"Tetpawtihkene | Ilsu’teka’tiqw — Conference

In the fall of 2017, St. Thomas University hosted a three-day conference called "Tetpawtihkene  |  Ilsu’teka’tiqw — A New Path, A Shared Vision, A New Direction." The event brought Mr. Eddy Robinson, Ms. Rebecca Thomas, and Dr. Marie Battiste to campus for public talks, panel discussions, and break out sessions. 

"The Tetpawithkene Ilsu' teka 'tiqw Conference Towards Reconciliation was a very powerful and influential conference for both Indigenous and non-Indigenous people. It brought students, educators, and community members across Wolastoq, Mi'kmaq, and Passmaquoddy territories together to share knowledge and stories of Indigenous peoples, and how Indigenous people see genuine reconciliation actions." — Mandy Richard, BA '18

Keynote Speakers

Mr. Eddy Robinson

A New Path for Communities
"Working Together and Becoming Allies"

Presentation Slides







Ms. Rebecca Thomas

A Shared Vision for Students
"The Two-Eyed Seeing Approach"







"Reconcile Your State of Mind" 
by Rebecca Thompson


Instead of a budget and a timeline for reconciliation
How about an accurate portrayal of history in our nations education?
Bring back the National Aboriginal Health Organization?
Institute classes for language reclamation?
Question why there are so many Aboriginals in incarceration? Or at
least develop a strategy for suicide prevention because we kill
ourselves up to eleven times more often,
And if we have one, Dakota Kids wouldn't have to see their little brothers in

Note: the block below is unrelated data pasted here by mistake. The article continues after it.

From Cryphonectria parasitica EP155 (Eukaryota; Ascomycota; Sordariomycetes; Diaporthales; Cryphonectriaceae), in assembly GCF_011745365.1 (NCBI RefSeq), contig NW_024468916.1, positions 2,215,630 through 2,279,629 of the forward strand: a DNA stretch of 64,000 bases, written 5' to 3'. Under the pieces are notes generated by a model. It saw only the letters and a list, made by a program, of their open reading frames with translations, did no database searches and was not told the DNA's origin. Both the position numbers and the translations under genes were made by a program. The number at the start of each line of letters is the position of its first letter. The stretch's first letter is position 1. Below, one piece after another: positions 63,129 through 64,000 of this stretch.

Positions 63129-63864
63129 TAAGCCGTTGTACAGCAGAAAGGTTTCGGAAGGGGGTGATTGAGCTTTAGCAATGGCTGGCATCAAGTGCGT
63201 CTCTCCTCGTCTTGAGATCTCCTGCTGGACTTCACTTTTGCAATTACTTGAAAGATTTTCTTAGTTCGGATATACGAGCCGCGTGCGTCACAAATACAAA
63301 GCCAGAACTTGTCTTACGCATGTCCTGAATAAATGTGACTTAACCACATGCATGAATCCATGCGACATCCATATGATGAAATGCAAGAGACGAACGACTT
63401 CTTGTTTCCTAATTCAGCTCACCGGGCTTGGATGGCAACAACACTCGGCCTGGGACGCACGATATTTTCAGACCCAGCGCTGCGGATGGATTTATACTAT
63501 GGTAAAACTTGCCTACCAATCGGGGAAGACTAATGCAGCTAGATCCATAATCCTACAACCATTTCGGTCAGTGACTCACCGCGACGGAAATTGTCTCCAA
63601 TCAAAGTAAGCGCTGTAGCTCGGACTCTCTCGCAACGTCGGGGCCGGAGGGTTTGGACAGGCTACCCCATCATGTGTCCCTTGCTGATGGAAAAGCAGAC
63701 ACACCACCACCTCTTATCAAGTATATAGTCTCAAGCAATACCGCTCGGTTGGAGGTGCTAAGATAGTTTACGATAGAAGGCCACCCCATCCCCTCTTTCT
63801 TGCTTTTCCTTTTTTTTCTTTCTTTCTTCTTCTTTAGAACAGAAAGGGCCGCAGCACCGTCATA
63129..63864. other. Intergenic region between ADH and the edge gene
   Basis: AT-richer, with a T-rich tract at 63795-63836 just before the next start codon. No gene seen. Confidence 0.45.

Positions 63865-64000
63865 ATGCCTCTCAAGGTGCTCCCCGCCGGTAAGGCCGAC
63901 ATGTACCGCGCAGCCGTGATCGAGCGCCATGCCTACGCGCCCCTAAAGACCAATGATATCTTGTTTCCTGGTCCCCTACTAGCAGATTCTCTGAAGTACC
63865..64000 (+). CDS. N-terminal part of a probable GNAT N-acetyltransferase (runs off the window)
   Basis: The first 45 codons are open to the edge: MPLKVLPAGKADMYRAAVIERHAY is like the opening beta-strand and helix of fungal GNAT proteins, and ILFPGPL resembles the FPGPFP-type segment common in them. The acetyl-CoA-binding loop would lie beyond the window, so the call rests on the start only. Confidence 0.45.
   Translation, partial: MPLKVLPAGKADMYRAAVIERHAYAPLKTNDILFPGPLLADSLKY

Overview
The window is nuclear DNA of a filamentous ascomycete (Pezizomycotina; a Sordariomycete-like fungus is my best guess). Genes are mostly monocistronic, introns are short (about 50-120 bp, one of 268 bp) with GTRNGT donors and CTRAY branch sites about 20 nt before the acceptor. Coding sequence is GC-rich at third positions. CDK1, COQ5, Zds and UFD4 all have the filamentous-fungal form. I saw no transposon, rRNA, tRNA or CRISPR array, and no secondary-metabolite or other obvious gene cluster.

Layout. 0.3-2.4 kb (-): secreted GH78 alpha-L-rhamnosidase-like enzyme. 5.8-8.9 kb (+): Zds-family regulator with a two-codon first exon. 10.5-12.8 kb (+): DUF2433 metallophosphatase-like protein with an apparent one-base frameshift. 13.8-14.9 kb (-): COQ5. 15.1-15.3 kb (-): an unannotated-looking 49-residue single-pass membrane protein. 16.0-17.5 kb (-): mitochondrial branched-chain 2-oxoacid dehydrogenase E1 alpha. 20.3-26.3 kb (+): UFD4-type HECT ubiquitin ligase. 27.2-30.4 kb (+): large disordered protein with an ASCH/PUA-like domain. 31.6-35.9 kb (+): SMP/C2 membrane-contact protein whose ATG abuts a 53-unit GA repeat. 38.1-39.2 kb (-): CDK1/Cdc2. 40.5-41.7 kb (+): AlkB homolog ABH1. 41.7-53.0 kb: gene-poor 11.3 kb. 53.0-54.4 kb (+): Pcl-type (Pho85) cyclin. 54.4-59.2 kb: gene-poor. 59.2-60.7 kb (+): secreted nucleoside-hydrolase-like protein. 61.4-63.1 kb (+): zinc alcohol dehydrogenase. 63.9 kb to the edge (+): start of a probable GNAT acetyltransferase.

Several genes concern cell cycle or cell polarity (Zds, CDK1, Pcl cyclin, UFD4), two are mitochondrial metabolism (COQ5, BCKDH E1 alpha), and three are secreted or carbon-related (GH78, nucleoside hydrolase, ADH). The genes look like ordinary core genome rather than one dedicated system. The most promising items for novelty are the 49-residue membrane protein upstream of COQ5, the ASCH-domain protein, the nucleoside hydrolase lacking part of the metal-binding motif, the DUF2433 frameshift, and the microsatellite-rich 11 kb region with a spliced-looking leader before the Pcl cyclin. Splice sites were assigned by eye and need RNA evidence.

Dr. Marie Battiste

A New Direction for Curriculum"
Incorporating Indigenous Content"

Presentation Slides







Excerpt from Conference Conference Welcome — President and Vice-Chancellor Dawn Russell

St. Thomas is responding to the declaration by the Truth and Reconciliation Commission that universities be leaders in re-setting the relationship between Indigenous and non-Indigenous communities. This conference will be exploring how to incorporate Indigenous content, knowledge, and ways of knowing into academic and student programing.


We will delve into what “Indigenization of the Academy” means, and STU will eventually outline practical steps with specific timelines. It is our part in advancing reconciliation through education, dialogue, and collective action.

This gathering, on traditional unceded territory of the Wolastoqiyik, is one of mutual respect. The territory on which we now stand is covered by treaties that recognized Mi’kmaq and Maliseet title and established rules for a relationship between nations.


We know that this relationship has been destructive, and the TRC has called on universities to lead the re-setting of that relationship. While STU has much to do in order to answer this challenge, we have a strong foundation on which to build.